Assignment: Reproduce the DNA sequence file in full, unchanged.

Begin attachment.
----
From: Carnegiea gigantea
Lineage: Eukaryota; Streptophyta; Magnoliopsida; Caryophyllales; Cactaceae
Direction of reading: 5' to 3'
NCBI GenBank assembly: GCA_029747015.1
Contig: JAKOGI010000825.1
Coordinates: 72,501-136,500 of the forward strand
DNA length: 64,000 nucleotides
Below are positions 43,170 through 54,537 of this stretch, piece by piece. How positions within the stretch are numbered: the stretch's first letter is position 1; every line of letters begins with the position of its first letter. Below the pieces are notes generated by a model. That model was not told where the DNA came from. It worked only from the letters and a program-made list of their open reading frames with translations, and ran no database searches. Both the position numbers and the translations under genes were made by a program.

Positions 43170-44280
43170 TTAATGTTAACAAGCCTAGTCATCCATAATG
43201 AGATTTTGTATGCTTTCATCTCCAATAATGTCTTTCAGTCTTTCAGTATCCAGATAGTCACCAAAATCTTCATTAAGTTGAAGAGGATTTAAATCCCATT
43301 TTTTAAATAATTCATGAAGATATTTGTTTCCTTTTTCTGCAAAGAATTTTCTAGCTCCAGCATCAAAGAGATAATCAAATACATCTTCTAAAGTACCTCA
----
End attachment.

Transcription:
From: Carnegiea gigantea
Lineage: Eukaryota; Streptophyta; Magnoliopsida; Caryophyllales; Cactaceae
Direction of reading: 5' to 3'
NCBI GenBank assembly: GCA_029747015.1
Contig: JAKOGI010000825.1
Coordinates: 72,501-136,500 of the forward strand
DNA length: 64,000 nucleotides
Below are positions 43,170 through 54,537 of this stretch, piece by piece. How positions within the stretch are numbered: the stretch's first letter is position 1; every line of letters begins with the position of its first letter. Below the pieces are notes generated by a model. That model was not told where the DNA came from. It worked only from the letters and a program-made list of their open reading frames with translations, and ran no database searches. Both the position numbers and the translations under genes were made by a program.

Positions 43170-44280
43170 TTAATGTTAACAAGCCTAGTCATCCATAATG
43201 AGATTTTGTATGCTTTCATCTCCAATAATGTCTTTCAGTCTTTCAGTATCCAGATAGTCACCAAAATCTTCATTAAGTTGAAGAGGATTTAAATCCCATT
43301 TTTTAAATAATTCATGAAGATATTTGTTTCCTTTTTCTGCAAAGAATTTTCTAGCTCCAGCATCAAAGAGATAATCAAATACATCTTCTAAAGTACCTCA